must reveal something worth seeing. Surmounting them one reaches a wall, and, passing through its gates, realises at once that here is not a temple, but a series of many temples, built in terraces up the hill. On the lowest tier is the pool where lie, inactive until you buy for them a bunch of green kangkong herb, dozens of amiable tortoises, type of that sturdy creature who bears the world on his back. On the tier above is the goldfish pool surrounded by marigold, rose, gaillardia and chrysanthemum in pots. Looking up the hill one sees, stretching up and up continually, the ramping roofs, the raking gables of Chinese temple architecture. On the walls are lettered tablets in royal blue. The boulders of the hill are incised with Chinese characters in red. On every hand are shrines. Brass blazes in sunlight, or warms the shadows, in urns and jars and gongs and vessels of all shapes. Temple surpasses temple. In one a solemn figure broods and compels reverence. In another laughs a jolly god, and you in turn smile at his jovial countenance. Side by side sit hideous and gigantic demons, crushing the wicked under foot. Everywhere is Buddhaa Buddha brass, Buddha alabaster, Buddha gold leaf, but always Buddha mysteriously at peace. From the very top of tops you look down again across the flamboyant roofs and see Penang laid beneath you, a sea of waving palms. At length, having wandered where you will, you are invited to drink a cup of complimentary tea, and the visitorsa book is laid before you, full of famous names. On the walls of the tea-room hang the signatures of the Duke of Connaught, Admiral Togo and Chulalonkorn of Siam. It is explained to you how each race of Buddhists has here its own templea Siamese, Japanese, Chinese, Burmese or Sinhalese. After contributing to the funda for this temple is sadly in need, with its extravagant passion for buildinga you descend again through the tiers of temples, and so back to Penang. Choose a different route for the return, for all Penanga s roads are beautiful.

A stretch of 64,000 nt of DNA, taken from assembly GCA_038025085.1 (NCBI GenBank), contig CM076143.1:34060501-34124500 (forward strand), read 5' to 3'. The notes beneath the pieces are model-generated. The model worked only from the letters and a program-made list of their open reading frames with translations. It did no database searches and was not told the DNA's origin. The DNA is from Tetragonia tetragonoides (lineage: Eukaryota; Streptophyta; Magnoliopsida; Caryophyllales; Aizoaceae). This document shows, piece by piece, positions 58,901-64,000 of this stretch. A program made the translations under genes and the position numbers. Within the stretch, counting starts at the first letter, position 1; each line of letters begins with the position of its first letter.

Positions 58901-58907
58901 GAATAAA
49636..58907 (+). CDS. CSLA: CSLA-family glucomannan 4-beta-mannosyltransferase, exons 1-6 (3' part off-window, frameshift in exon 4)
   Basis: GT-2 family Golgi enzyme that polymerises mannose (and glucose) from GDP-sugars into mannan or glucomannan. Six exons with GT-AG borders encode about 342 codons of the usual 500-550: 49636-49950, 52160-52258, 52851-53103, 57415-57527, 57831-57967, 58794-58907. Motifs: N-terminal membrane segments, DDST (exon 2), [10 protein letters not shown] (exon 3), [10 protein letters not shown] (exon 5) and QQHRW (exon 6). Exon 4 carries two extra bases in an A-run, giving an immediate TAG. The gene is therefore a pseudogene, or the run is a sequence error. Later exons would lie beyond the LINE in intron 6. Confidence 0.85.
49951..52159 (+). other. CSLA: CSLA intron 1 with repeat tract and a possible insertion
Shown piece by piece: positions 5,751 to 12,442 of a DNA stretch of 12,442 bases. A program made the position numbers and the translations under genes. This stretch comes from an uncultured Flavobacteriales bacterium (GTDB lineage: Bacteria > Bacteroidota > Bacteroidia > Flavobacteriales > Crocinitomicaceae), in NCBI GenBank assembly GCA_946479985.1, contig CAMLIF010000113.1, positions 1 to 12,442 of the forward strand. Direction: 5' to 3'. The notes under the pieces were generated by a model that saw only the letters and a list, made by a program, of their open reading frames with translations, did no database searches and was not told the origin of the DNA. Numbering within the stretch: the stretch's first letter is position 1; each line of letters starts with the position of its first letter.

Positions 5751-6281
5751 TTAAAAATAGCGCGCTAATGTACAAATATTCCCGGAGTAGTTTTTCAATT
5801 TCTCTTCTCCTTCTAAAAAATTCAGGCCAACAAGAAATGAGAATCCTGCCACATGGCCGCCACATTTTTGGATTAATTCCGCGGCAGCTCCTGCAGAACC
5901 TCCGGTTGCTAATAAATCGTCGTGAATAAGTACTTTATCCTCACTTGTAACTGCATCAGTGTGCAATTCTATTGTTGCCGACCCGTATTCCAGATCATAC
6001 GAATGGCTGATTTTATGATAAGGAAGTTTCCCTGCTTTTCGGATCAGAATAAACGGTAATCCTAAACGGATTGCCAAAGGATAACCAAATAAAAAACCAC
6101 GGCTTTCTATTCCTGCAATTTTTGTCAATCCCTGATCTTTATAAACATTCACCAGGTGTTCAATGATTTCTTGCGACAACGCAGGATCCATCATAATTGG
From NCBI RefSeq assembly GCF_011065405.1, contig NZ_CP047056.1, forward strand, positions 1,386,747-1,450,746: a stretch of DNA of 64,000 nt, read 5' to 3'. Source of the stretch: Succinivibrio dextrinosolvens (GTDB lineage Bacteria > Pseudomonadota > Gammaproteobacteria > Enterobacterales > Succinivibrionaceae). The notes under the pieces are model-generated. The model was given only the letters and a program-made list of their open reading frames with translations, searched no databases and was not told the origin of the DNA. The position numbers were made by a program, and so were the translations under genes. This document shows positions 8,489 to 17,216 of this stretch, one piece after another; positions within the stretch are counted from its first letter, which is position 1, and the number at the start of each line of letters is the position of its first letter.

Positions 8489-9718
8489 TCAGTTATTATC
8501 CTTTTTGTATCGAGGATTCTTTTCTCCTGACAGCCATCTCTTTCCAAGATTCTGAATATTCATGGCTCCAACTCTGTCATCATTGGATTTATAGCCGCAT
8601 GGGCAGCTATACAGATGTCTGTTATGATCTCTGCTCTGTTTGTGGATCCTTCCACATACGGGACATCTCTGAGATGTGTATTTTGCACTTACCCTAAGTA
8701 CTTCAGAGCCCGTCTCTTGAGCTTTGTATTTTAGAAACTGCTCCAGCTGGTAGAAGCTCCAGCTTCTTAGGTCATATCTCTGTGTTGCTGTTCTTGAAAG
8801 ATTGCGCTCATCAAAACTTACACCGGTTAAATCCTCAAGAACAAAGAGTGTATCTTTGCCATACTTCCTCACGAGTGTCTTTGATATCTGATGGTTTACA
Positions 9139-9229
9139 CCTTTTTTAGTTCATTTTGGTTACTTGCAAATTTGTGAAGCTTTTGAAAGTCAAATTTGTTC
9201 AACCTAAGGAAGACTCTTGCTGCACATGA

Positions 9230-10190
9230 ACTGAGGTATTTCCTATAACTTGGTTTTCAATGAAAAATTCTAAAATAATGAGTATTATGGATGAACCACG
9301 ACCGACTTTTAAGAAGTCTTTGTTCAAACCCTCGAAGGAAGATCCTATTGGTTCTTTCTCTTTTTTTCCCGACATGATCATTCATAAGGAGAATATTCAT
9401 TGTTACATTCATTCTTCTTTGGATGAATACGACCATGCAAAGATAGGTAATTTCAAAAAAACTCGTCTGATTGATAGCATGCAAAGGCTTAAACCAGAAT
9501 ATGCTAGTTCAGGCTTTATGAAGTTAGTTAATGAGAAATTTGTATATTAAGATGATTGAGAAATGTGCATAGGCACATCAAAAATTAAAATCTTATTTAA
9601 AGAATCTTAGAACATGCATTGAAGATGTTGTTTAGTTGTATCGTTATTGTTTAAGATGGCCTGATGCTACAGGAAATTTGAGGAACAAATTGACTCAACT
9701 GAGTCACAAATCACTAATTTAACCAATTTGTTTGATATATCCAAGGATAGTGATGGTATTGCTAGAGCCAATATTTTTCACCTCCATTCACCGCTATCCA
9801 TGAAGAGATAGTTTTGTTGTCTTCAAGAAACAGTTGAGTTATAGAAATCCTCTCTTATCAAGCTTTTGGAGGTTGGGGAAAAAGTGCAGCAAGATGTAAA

Ayer Itam Chinese Temple, Penang.
Centre of the Krian district, the largest agricultural district in the Peninsula, where rice, coconuts, sugar and rubber are grown in large quantities. In the snipe season (September-March) the village is a convenient centre for the excellent shooting, or Bagan Serai may be chosen for the same purpose. Both are in the irrigation area, w'liich comprises 67,000 acres.
This town is the headquarters of the British administration of the State of Perak and the seat of the British Resident. It is probably the most beautiful town in the Peninsula. It possesses a limpid lake surrounded by public gardens, a racecourse, a polo ground, a rifle range, a golf course, a museum, and cricket, lawn tennis and football grounds. An Indian regiment, upkept by the Malay Sultans as part of their treaty obligations, is